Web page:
Aylesbury District Council (AVDC) together with the Better Care Fund has housing grants for older residents who need home improvements or help moving.  Hospital Discharge Grants of up to £10,000 for stairlifts and ramps, Relocation Grants of £20,000 and Essential Repair Grants of up to £10,000 are also available.  Other local authorities may have similar initiatives to support elders, so it’s worth checking.

So when is the right time to move?

Move earlier rather than later.  Move before a ‘crisis’ like a fall.  And the earlier we all start preparing for rightsizing, the easier it is and the wider the options open to us.  As soon as our house empties, we’ll be rightsizing for sure.

Make sure your current or future home can be adapted in the future.  I remember Marj asking, when we were building her rooms, whether she could have an ‘upstairs’ like she was used to.  In actual fact, an ‘upstairs’ would only have been used for a year or so after she’d moved in with us and cost us all a lot more.

To housing policy makers, builders and designers

We all need more flexible housing that can accommodate people from 0-100yrs with all levels of mobility, to encourage us all to rightsize at the right time throughout our lives.  We also need more aesthetically pleasing bathroom ware that both looks great and is easy to use.  Just making sure doorways are wide enough for wheelchairs doesn’t cut it anymore – please help.

What’s your experience?  Do share…






16. Practical style tips for elders and their carers — June 28, 2018

16. Practical style tips for elders and their carers


By way of light relief and since the sales are on, here are my recommendations on clothing for the stylish woman or man who should find themselves needing extra care support.  In other words, what works for the elder and also helps the carer.

Sorry, slippers are out

Sheepskin slippers
Yes, even these beauties

Most important of all is what you wear on your feet. However gorgeous, slippers are not a good idea for anyone vulnerable to falls, whether standing (aka weight bearing) or walking.  Instead you need ‘slippers’ that are like shoes, that fit well, have good heel support and rigid non slip soles.  In fact your ‘slippers’ have to be so shoe-like, you may as well do as Marj does and wear actual shoes inside.  Shoes help Marj stand up far more confidently and securely than any kind of slipper.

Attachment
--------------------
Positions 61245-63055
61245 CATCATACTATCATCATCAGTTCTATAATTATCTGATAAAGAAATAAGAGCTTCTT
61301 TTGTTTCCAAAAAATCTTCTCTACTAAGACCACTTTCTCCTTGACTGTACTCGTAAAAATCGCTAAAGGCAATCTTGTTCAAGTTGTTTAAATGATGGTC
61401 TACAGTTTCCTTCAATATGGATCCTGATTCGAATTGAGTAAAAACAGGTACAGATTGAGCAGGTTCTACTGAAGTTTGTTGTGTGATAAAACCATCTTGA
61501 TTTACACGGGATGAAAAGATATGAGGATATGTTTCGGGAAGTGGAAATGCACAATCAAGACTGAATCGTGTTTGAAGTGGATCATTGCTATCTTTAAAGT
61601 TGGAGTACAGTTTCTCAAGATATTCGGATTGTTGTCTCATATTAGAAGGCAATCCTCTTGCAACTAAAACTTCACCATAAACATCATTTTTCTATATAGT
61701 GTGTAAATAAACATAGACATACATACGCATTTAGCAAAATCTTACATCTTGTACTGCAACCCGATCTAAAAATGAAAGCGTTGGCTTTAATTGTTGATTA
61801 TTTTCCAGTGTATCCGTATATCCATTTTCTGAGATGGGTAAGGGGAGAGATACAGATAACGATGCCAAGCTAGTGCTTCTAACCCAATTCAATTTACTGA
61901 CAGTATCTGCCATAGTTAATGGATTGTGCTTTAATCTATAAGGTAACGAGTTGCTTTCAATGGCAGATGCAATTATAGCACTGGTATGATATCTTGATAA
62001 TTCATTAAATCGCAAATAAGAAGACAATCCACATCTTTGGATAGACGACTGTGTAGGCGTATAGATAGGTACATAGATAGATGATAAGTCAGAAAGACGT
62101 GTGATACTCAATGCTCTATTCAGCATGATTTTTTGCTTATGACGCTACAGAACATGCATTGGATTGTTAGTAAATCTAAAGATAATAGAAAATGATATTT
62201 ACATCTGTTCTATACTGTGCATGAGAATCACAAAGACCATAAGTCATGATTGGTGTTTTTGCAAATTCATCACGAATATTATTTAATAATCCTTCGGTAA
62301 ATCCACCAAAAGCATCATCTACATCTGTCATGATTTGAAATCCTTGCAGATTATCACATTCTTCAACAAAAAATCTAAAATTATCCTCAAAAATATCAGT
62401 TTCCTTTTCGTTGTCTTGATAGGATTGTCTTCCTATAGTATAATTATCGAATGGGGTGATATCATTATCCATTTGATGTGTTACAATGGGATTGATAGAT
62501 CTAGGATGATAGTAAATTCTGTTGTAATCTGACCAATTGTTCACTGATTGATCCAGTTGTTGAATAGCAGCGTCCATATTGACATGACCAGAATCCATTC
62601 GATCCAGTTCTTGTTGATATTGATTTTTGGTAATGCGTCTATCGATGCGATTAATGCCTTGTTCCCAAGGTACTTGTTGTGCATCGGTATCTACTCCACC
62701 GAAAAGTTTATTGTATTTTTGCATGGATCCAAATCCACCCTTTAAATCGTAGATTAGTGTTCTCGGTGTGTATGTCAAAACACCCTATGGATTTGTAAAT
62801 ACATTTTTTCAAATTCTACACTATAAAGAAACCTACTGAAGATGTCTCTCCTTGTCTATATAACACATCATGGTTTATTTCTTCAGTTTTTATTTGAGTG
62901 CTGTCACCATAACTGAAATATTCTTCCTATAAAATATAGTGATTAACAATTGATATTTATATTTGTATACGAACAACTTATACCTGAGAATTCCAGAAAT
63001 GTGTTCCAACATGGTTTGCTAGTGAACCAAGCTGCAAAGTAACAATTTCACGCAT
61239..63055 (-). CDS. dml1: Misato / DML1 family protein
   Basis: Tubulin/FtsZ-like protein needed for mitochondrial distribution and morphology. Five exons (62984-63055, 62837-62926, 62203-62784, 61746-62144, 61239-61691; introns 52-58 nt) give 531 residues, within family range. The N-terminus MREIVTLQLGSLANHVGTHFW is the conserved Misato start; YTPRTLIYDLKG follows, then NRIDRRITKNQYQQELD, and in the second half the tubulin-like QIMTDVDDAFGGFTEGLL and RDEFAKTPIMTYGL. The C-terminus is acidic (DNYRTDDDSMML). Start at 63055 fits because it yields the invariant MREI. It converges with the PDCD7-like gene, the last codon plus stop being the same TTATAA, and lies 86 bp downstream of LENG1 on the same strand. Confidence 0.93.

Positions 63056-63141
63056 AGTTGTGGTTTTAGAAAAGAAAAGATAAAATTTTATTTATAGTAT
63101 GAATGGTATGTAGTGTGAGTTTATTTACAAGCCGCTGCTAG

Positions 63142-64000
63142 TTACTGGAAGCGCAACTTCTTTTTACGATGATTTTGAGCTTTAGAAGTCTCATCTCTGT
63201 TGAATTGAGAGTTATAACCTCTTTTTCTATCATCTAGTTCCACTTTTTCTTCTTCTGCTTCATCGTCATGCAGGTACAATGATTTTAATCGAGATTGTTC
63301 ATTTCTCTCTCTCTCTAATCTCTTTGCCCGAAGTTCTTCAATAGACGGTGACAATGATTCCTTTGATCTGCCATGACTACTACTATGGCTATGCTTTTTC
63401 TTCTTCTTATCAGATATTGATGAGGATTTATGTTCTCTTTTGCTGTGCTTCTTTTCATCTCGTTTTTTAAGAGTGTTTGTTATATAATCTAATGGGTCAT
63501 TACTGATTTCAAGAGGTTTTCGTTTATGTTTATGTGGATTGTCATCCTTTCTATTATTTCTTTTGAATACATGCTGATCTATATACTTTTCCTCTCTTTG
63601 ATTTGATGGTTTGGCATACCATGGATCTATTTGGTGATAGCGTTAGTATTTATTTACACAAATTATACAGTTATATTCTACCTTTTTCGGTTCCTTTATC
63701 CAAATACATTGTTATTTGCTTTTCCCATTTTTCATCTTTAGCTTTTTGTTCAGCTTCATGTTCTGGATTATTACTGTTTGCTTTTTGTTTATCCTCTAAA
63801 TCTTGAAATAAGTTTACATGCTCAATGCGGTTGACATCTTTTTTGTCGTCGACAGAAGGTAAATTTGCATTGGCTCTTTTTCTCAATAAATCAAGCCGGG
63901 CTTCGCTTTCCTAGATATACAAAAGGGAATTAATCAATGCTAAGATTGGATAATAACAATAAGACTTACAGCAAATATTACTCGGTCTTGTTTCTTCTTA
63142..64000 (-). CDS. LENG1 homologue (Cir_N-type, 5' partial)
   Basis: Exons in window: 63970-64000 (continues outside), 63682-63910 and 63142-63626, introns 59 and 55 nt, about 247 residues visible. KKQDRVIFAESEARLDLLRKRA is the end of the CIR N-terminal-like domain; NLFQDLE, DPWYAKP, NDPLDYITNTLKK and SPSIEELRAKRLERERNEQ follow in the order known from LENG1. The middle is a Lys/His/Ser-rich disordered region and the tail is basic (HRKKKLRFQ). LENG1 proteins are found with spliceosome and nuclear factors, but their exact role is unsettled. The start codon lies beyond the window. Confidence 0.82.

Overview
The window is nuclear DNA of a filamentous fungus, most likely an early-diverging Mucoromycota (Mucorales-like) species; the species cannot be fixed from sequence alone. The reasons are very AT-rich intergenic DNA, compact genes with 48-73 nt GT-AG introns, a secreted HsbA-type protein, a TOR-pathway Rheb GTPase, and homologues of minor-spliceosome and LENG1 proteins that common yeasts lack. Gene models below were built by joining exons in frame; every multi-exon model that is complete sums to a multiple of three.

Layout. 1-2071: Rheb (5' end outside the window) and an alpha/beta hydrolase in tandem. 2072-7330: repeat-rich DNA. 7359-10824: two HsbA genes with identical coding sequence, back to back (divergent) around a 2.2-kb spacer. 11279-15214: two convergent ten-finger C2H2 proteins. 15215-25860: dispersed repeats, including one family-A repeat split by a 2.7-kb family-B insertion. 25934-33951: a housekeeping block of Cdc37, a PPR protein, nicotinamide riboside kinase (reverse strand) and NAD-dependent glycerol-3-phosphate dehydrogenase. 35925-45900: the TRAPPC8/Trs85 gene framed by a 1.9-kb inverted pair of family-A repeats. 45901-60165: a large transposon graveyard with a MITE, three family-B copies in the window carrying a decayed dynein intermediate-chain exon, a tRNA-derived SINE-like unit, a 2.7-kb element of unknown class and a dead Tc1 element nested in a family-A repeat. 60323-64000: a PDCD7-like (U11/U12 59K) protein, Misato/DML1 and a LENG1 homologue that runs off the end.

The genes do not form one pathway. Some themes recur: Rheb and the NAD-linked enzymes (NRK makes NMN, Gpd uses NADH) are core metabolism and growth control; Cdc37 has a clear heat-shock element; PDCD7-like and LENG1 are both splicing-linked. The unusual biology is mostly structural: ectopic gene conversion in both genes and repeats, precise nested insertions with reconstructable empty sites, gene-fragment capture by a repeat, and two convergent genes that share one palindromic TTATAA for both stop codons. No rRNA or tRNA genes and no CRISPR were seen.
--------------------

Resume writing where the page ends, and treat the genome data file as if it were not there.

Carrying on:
After experimenting over the years, Marj finds Clarks’ Mary Jane styles smart, light and comfortable with black cotton socks.  Just as importantly I find them easy to whip on and off too.  No one wants to be be wrestling with feet.

For men, I would try a velcro/rip tape fastening ‘athleisure’ type shoe from Clarks’ again, or perhaps a more traditional pair, in the sale here at House of Fraser.  In my experience ‘slip-on’ styles don’t tend to slip-on and off that easily for the carer.  Hotter and Cosyfeet make shoes that may be suitable too, the most important thing is that they fit and support the whole foot and ankle well.

Tip from Peter, a reader – ‘We also have used Clark’s Hotter and Cosyfeet for shoes. As J wears an orthotic brace to support her weak leg she requires a different shoe size on each foot. Only available at their outlet in Street (not mail order) but Cosyfeet do odd sizes for a supplement of £10. I think Clarks’ will do that but much more expensive.’


Comfy knickers are important, but you may start to find that continence pants are more convenient (I’ll cover these in another post).  As for bra’s (if you choose to wear one, don’t feel any pressure), we found it essential to get re-measured. Much as we may deny it, our size often changes over time and bras start digging in.  M&S has a very good bra fitting service and produced some non underwired bras that were pretty and comfortable.

Base layers

Marj wears a fresh cotton t shirt every day.  She changes into it in the morning and keeps it on when sleeping at night.  This stops her from feeling chilly while changing into her pyjamas.

As you’ll read, we use M&S for pretty much all of Marj’s clothing because it’s a literal ‘one stop shop’.  This is due to easy home ordering & exchange and because I always seem to be ordering school uniform too.  Other stores are available!


light blue jumper
A favourite M and S jumper, until it had an (accidental) boil up.

Then it’s usually a sweater of some sort.  Sweaters needn’t be frumpy.  This item is the most expressive of Marj’s style.  They must be crew neck (roll necks are too fussy, v necks too revealing). If I should buy anything that makes her feel too ‘old lady-ish’ (or with stripes) she will reject it.  Quite so. Marj loves sequins and sparkle.